By Gary van Staden – Senior Political Analyst, NKC African Economics.
Official results of Mozambique’s local authority elections announced on October 14 provided a boost to the prospects of the ruling Mozambique Liberation Front (Frelimo) ahead of national and presidential elections scheduled for 2019. The scale of the victory suggests Frelimo and President Filipe Nyusi face no serious electoral threat next year.
Ossufo Momade acting leader of the Mozambican National Resistance (Renamo), an opposition party cum rebel movement, was not happy after the comprehensive defeat. As was the habit of his late predecessor Afonso Dhlakama, Mr Momade threatened to suspend peace talks.
However, there is little prospect of that threat materialising as Renamo is currently too weak politically and militarily to make good.
Elections in Mozambique always produce two main headlines – Frelimo Wins and Renamo Complains. Allegations of fraud in the wake of last week’s (October 10) vote follow a well-trodden path of fraud and rigging allegations that may contain elements of truth but never enough to alter the scale of Frelimo’s electoral successes and which tend to be exaggerated.
The most recent local results were no exception, with Frelimo winning 44 local authorities against the eight councils won by Renamo while the Mozambique Democratic Movement (MDM) took one of the 53 local councils. Frelimo won 49 councils in 2013 while Renamo boycotted that poll.
There is some evidence for Renamo making gains in the central and northern regions of the country, but not enough with just a year to go to suggest it poses a credible electoral threat. Renamo won several major cities in Zambezia and Nampula provinces, its traditional stronghold, and came close in several others, but the results seem to confirm its regional rather than national power base.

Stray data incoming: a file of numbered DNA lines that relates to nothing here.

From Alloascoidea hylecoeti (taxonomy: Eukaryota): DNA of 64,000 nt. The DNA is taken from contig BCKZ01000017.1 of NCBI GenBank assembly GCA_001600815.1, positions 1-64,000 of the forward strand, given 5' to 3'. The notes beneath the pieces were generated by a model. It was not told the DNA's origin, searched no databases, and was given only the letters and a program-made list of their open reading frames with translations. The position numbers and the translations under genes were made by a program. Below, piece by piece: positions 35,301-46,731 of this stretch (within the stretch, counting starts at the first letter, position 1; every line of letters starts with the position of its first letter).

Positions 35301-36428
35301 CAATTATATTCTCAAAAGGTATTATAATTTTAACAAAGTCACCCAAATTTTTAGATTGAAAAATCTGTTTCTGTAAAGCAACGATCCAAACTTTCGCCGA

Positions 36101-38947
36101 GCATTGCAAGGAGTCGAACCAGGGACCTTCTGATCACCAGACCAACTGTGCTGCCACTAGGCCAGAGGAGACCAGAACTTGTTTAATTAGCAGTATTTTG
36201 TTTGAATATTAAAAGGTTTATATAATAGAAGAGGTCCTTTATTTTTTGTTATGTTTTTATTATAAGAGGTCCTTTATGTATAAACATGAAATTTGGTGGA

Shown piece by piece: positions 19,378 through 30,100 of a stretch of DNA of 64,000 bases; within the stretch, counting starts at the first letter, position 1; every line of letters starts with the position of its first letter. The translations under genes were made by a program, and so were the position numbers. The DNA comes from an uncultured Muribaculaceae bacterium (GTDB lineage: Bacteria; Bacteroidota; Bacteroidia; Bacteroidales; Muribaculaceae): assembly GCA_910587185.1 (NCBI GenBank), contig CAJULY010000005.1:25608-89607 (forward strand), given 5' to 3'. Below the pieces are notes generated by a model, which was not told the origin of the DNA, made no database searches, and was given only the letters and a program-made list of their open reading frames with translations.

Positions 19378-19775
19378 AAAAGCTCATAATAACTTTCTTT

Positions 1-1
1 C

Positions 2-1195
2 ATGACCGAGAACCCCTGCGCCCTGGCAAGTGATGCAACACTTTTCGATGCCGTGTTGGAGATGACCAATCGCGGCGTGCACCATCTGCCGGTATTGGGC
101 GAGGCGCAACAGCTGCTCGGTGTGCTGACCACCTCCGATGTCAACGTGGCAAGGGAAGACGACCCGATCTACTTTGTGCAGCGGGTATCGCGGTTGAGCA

Faced with the prospect of an electoral disappointment following the release of early results, Mr Momade told AFP that the ruling party had falsified results in several areas and he threatened to abandon the peace talks that have made considerable progress since Dhlakama’s death.
The latest phase of the peace talks between Frelimo and Renamo began in 2016 to end three years of violence between government troops and Renamo rebels that had created instability and impacted investment and logistics in the country.
Mr Nyusi and Mr Momade have made progress on the disarmament and integration of former Renamo rebels into the police and army and the decentralisation of powers to local and regional authorities.
“We do not want war, but we also do not accept any attempt to change the popular will,” Mr Momade told AFP, suggesting the “popular will” favoured Renamo while all other indications suggest otherwise.
The local authority elections cleared up several factors ahead of the national polls scheduled for next year. First, with barely a year to go, Renamo will be hard pressed to mount a serious challenge that dents Frelimo’s support. That will allow some continuity in the country that faces several major economic and financial crises that demand urgent and focused attention.
On the upside for Renamo, the outcome strengthened its position as the major (only, really) opposition after the MDM failed to make any headway.
While we accept that elections in Mozambique have seldom been in the same room as perfect, there has over several years been no credible evidence of large scale state-sponsored rigging or fraud and this election is likely to be no different.
Renamo may make threats and puff out its political chest, but it has little politically or militarily to back a withdrawal from the peace process for anything but a token period and we expect the talks to resume when the dust settles.
Gary van Staden – Senior Political Analyst
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